[Show abstract][Hide abstract] ABSTRACT: The causative agent of malaria, Plasmodium, possesses three translationally active compartments: the cytosol, the mitochondrion and a relic plastid called the apicoplast. Aminoacyl-tRNA synthetases to charge tRNA are thus required for all three compartments. However, the Plasmodiumfalciparum genome encodes too few tRNA synthetases to supply a unique enzyme for each amino acid in all three compartments. We have investigated the subcellular localisation of three tRNA synthetases (AlaRS, GlyRS and ThrRS), which occur only once in the nuclear genome, and we show that each of these enzymes is dually localised to the P. falciparum cytosol and the apicoplast. No mitochondrial fraction is apparent for these three enzymes, which suggests that the Plasmodium mitochondrion lacks at least these three tRNA synthetases. The unique Plasmodium ThrRS is the presumed target of the antimalarial compound borrelidin. Borrelidin kills P. falciparum parasites quickly without the delayed death effect typical of apicoplast translation inhibitors and without an observable effect on apicoplast morphology. By contrast, mupirocin, an inhibitor of the apicoplast IleRS, kills with a delayed death effect that inhibits apicoplast growth and division. Because inhibition of dual targeted tRNA synthetases should arrest translation in all compartments of the parasite, these enzymes deserve further investigation as potential targets for antimalarial drug development.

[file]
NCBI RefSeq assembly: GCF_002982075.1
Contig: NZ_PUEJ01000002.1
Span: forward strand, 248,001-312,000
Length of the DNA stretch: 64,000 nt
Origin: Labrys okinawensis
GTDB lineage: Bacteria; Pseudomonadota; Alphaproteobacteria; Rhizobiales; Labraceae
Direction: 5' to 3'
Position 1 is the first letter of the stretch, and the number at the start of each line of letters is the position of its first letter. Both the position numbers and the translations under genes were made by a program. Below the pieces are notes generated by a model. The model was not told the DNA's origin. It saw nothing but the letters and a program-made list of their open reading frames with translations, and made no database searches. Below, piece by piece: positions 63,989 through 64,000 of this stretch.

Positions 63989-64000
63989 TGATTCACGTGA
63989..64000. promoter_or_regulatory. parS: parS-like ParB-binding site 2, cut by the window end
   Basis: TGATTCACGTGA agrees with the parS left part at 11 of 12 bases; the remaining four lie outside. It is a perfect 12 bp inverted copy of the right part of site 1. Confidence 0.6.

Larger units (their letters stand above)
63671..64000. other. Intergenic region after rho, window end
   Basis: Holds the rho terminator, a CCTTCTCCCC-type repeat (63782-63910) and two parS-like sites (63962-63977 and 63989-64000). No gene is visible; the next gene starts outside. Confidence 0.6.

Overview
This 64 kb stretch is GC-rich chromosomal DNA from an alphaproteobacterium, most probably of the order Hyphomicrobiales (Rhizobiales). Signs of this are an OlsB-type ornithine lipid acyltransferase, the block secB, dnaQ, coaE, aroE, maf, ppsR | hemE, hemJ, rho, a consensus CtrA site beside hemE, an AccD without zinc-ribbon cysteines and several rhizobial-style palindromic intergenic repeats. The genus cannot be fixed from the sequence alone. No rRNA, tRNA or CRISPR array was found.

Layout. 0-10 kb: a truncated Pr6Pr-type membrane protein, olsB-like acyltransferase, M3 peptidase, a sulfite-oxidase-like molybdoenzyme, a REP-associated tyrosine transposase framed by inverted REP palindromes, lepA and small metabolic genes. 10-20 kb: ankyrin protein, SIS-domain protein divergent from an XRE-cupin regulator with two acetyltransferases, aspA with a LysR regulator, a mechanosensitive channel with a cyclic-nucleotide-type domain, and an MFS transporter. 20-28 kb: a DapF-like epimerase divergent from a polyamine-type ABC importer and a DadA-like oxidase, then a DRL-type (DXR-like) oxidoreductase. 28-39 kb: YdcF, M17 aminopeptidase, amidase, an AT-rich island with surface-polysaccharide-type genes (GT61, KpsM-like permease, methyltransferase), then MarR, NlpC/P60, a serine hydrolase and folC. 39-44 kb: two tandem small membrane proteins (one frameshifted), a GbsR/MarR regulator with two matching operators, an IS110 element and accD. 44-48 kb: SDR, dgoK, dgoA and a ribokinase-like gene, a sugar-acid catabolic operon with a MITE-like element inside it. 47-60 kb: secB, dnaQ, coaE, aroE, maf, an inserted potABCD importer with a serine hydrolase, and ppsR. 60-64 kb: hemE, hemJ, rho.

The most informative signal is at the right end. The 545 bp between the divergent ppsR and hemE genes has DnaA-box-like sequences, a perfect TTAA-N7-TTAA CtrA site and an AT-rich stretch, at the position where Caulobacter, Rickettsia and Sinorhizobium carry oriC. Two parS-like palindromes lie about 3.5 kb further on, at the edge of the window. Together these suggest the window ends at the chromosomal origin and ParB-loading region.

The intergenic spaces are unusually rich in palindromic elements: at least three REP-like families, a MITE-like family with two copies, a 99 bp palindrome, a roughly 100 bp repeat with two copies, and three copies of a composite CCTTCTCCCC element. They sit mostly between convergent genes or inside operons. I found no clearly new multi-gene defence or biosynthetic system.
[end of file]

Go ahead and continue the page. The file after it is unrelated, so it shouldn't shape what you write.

Full-text · Article · Feb 2012 · International journal for parasitology